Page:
By the time he was thirty, he opened the ‘Horsley Pool Parlor’ completed with six pool tables, but lost the place during the financial panic of 1907. That’s when he teamed up with one of his pool-playing patrons, Charles Groman, himself an artist at Biograph, and established the Centaur Film Company. They chose the name ‘Centaur’ because it referred to a mythological character that was half-man and half-horse. After struggling to remain in business and feeling pressured by Thomas Edison and The Trust—a filmmaking monopoly not known to be kind—Horsley knew that relocation was the only chance he had to keep his cameras rolling
The producer originally chose Florida for its sunshine and warm temps, but one of his directors, the Canadian-born Al Christie, had other ideas. He believed that California was a much better option. To be fair, the gentlemen flipped a coin and Christie won. So in 1911, Horsley changed the name of his company, packed up and headed west. In keeping with the mythological theme, Horsley called his enterprise The Nestor Motion Picture Company after ‘Nestor’ the Greek king of Pylos who claimed victory during the Trojan War. They were the first motion picture studio to establish a permanent residence within the confines of Hollywood.
Settling on the corner of Sunset and Gower, the fledgling movie company moved into the former Blondeau Tavern for $30 a month. It was a deal, because in addition to the pub itself, Horsley also had access to the stables and carriage house. The tavern’s garden served as a back lot and with a weekly budget of $1200, the production company issued three one-reelers each week—one comedy, one western and one ‘eastern’, or drama as we know it today.
Christie, who was primarily responsible for the Mutt and Jeff comedies, shared the directorial duties with drama expert Tom Ricketts and western filmmaker Milton H. Fahrney. They simply used a stopwatch when filming and when time was up, the movie was over. The negatives were developed in the dark on the tavern’s porch and then sent back east to Bayonne, New Jersey, for processing without anyone seeing them before they were printed and distributed. The following year, Horsley was bought out by the newly-formed Universal Film Company and became one its largest shareholders. In 1913, Horsley sold his piece of Universal to Carl Laemmle.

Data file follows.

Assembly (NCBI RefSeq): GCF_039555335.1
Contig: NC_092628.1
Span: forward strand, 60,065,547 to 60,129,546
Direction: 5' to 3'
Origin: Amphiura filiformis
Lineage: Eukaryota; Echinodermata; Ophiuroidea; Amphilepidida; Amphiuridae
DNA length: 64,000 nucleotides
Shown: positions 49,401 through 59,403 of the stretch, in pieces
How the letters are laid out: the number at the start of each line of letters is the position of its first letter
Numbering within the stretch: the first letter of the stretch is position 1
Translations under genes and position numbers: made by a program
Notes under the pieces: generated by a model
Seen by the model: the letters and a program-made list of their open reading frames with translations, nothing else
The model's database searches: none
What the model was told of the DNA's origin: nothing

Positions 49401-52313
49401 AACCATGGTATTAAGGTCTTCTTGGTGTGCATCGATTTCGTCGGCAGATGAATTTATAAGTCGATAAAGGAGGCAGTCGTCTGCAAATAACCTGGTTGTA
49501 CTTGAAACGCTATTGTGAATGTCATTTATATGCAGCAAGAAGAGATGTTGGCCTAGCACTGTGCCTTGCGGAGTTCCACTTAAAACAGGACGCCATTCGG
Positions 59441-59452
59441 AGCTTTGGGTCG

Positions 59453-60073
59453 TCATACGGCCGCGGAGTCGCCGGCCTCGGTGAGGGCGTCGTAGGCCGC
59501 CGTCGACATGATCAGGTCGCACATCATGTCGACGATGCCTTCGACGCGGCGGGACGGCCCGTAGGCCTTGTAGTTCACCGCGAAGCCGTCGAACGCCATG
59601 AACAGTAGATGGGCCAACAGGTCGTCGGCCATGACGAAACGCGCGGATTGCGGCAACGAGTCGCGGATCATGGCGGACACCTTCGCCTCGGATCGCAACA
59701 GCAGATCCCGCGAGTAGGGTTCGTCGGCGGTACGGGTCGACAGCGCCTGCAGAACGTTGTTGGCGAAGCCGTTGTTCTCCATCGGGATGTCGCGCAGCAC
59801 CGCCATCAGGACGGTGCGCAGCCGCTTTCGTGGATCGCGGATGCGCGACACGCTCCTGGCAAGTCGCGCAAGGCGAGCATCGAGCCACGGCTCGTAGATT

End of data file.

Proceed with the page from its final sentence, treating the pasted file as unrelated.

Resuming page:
Horsley then took his family to Europe where he encountered The Bostock Animal and Jungle Show in London. The menagerie had recently been put out of their domicile by the British government because they needed the troop’s exhibition rooms for military training just prior to their entry into World War I. Horsley bought them all including 58 lions, two elephants and countless other creatures. He put them on a ship to New York and from there transported them by rail to Los Angeles. He then leased an area at Washington and Main where he built grandstands, arenas and cages—all fenced in with concrete. He opened his show in 1915.
Unfortunately for Horsley, his income never quite matched his overhead so he built a studio on the property and renamed it The Bostock Jungle Films Company. Now back to movie-making, he filmed hundreds of comedy shorts, as well as a serial known as ‘Stanley in Africa’ starring Roy Watson as adventurer Henry M. Stanley. The eight part jungle series was a great way to showcase the animals, but did not help Horsley’s bottom line.
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